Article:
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Original Theory & Research

Not One and the Same: How Personal Support Workers, Licensed Practical Nurses, and Registered Nurses Enact Collaboration in Long-Term Care

Authors:

David Scott Thompson ,

Lakehead University, CA
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Brett Caccamo,

Northern Ontario School of Medicine, CA
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Alison Paige Thompson

Lakehead University, CA
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Abstract

BACKGROUND & PURPOSE Personal support workers, licensed practical nurses, and registered nurses are the primary care providers in long-term care. Research reporting on how these professions collaborate in long-term is limited. Understanding how collaboration occurs in long-term care may support and improve the care of residents.  The purpose of this paper is to describe how personal support workers, licensed practical nurses, and registered nurses enact interprofessional collaboration in long-term care. RESEARCH DESIGN & METHODS A qualitative descriptive study using individual interviews with personal support workers, licensed practical nurses, and registered nurses working in long-term care (n = 13) was conducted. Data was categorized according to competencies from the Canadian Interprofessional Health Collaborative, National Interprofessional Competency Framework and then themes were identified to describe how collaboration is enacted. FINDINGS Analysis revealed that collaboration occurs according to five competencies (interprofessional communication, collaborative leadership, role clarification, team functioning, and patient-centred care). Four themes are presented: chain of command communication, leadership based on resident condition, (mis)understanding of roles, and respect within team functioning. These themes are presented because they are organizational aspects of collaboration as opposed to individual attributes and are, therefore, more helpful for those charged with supporting or improving collaboration within an organization. CONCLUSION Personal support workers, licensed practical nurses, and registered nurses naturally enact interprofessional collaboration is a manner that closely aligns with the Canadian Interprofessional Health Collaborative, National Interprofessional Competency Framework.  Strategies to support and improve collaboration in long-term care should align with these competencies and take into account the nuances between personal support workers, licensed practical nurses, and registered nurses.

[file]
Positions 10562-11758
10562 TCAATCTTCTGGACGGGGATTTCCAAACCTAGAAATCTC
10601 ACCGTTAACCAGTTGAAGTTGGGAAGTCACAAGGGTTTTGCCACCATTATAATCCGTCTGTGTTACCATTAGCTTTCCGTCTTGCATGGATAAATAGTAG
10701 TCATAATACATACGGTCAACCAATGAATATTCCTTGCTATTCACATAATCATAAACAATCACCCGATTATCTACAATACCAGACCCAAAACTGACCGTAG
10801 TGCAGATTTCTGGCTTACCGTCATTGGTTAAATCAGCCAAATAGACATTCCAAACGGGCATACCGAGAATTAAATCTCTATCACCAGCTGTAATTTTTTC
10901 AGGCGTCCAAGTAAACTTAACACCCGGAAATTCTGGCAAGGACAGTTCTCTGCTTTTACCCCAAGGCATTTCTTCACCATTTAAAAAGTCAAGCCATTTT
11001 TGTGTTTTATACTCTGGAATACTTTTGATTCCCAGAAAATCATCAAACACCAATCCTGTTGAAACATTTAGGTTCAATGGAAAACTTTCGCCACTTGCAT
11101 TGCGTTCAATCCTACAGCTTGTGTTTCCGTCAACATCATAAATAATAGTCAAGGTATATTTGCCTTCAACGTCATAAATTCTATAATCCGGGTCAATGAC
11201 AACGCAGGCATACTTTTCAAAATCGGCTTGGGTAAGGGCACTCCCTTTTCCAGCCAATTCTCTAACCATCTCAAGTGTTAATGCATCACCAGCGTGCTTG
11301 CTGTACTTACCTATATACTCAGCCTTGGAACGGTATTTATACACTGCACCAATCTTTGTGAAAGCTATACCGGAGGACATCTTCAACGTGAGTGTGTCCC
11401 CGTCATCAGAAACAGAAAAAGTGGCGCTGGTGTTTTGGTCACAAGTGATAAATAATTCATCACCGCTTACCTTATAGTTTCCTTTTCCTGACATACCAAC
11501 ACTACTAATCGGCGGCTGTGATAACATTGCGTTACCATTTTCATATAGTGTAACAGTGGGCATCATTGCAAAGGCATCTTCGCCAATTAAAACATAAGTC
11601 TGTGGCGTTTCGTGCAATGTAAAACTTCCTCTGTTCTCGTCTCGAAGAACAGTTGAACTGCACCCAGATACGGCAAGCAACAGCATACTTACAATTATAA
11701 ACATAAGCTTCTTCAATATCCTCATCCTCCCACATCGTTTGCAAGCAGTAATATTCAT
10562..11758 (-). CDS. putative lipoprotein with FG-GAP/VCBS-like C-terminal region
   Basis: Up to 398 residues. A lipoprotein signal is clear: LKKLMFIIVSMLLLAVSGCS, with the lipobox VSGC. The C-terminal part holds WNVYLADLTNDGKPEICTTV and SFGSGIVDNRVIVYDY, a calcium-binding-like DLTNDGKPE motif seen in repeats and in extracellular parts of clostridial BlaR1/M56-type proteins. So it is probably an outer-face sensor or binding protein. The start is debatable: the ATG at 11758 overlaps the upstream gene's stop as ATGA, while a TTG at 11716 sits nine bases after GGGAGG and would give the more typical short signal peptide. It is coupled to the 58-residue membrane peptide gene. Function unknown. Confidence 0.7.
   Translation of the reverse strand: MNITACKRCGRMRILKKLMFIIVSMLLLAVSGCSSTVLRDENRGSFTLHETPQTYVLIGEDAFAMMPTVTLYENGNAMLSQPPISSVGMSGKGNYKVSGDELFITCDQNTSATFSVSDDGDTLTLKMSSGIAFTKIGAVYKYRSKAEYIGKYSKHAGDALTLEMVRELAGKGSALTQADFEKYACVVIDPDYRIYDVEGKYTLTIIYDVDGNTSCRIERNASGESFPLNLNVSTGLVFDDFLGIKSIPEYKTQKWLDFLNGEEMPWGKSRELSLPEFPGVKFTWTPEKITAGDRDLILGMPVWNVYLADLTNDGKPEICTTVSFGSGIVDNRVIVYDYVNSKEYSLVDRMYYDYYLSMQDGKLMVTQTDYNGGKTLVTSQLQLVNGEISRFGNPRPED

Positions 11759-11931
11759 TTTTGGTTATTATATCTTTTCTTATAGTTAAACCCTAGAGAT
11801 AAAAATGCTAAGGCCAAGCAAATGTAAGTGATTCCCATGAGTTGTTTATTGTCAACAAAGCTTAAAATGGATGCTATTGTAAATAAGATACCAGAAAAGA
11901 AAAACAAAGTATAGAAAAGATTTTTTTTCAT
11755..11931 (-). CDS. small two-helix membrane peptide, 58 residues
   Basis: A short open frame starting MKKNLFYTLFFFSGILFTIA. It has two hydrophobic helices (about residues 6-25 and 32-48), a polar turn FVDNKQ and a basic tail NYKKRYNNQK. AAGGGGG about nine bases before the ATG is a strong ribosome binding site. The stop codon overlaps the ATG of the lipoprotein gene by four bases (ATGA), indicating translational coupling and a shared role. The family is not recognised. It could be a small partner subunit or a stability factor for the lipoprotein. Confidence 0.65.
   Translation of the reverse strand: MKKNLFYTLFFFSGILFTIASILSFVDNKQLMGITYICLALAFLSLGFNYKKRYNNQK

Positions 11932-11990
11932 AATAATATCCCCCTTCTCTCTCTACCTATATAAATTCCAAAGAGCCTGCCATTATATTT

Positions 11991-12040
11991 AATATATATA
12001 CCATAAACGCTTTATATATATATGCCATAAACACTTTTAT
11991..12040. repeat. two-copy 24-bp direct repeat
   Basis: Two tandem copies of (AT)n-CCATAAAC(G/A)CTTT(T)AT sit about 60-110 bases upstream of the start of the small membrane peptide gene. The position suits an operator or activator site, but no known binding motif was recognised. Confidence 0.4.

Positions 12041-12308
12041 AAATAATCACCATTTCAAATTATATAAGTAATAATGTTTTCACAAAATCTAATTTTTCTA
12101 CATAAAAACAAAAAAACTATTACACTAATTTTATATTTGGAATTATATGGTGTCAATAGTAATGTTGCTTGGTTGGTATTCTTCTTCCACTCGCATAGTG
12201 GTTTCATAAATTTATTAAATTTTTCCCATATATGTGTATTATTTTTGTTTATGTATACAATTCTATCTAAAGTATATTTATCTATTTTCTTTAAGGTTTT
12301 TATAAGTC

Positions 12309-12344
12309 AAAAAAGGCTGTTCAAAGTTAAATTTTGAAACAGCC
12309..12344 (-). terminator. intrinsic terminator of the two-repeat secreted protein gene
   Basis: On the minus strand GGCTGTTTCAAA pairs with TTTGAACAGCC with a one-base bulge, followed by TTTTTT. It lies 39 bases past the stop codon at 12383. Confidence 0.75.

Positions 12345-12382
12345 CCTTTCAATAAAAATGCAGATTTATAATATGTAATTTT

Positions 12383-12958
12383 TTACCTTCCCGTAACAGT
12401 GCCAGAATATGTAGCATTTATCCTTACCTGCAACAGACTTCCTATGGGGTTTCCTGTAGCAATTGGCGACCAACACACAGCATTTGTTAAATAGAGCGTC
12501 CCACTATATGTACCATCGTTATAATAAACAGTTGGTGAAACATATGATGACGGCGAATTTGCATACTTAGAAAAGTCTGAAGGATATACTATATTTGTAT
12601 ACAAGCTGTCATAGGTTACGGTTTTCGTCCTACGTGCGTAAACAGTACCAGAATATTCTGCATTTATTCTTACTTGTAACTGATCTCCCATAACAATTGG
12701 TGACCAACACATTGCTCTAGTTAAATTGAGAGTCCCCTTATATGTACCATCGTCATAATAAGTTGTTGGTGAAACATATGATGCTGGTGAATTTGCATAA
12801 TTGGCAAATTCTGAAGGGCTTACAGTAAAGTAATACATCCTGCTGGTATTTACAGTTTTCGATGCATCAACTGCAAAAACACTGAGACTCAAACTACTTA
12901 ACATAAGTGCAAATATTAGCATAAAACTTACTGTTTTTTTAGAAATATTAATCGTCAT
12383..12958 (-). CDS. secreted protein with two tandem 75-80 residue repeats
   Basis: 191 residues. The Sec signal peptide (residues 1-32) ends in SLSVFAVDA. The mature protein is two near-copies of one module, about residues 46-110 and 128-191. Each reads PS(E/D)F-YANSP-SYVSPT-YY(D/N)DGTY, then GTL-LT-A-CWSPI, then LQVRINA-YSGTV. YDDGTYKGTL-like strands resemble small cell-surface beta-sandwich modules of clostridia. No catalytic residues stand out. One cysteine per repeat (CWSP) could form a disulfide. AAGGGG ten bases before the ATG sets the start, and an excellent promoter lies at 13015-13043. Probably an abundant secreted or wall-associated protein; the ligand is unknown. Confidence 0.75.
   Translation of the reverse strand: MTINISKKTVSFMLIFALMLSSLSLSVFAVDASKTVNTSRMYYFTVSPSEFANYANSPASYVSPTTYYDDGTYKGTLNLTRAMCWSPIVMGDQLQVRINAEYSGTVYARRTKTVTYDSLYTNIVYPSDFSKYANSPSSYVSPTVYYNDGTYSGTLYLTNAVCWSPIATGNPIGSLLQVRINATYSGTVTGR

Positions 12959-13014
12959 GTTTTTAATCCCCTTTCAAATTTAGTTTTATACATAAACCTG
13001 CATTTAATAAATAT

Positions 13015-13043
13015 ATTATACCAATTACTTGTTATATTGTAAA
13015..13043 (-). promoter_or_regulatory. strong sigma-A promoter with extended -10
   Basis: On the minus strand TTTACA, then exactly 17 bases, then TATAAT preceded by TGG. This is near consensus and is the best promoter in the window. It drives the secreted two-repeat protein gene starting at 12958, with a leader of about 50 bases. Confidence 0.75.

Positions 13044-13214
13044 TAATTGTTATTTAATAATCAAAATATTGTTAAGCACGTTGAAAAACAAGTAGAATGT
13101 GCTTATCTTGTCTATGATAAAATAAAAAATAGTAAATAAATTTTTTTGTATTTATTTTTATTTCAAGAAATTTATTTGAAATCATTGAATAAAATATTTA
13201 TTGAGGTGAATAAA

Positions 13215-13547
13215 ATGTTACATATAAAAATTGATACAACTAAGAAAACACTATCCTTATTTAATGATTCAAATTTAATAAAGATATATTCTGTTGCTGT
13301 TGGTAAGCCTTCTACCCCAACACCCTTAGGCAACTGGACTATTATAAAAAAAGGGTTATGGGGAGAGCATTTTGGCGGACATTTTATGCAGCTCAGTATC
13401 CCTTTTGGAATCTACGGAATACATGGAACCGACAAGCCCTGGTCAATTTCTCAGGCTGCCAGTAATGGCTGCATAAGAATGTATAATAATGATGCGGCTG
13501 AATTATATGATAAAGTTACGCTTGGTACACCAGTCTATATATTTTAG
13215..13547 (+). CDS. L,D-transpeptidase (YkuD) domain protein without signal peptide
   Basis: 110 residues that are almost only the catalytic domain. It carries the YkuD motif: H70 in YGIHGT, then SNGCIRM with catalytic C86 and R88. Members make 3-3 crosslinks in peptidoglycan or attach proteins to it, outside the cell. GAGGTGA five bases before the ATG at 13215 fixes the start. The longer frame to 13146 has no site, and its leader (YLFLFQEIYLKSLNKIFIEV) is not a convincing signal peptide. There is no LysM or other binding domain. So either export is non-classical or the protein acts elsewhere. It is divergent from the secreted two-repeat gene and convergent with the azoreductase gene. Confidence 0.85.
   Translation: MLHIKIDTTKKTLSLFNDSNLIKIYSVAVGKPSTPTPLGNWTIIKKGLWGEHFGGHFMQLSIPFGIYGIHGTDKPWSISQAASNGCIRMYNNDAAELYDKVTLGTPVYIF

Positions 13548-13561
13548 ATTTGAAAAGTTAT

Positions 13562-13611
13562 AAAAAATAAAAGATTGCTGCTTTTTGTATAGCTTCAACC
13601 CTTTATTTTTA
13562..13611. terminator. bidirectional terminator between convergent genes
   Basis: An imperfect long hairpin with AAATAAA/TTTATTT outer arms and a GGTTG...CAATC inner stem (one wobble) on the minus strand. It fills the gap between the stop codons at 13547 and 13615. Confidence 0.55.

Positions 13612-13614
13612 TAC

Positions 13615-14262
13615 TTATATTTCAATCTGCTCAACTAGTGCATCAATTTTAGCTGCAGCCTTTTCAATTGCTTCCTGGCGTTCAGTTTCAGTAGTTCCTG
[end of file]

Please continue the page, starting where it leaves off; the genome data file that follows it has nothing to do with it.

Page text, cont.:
How to Cite: Thompson, D.S., Caccamo, B. and Thompson, A.P., 2021. Not One and the Same: How Personal Support Workers, Licensed Practical Nurses, and Registered Nurses Enact Collaboration in Long-Term Care. Health, Interprofessional Practice and Education, 4(2), p.eP2168. DOI: http://doi.org/10.7710/2641-1148.2168
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Published on 16 Aug 2021.
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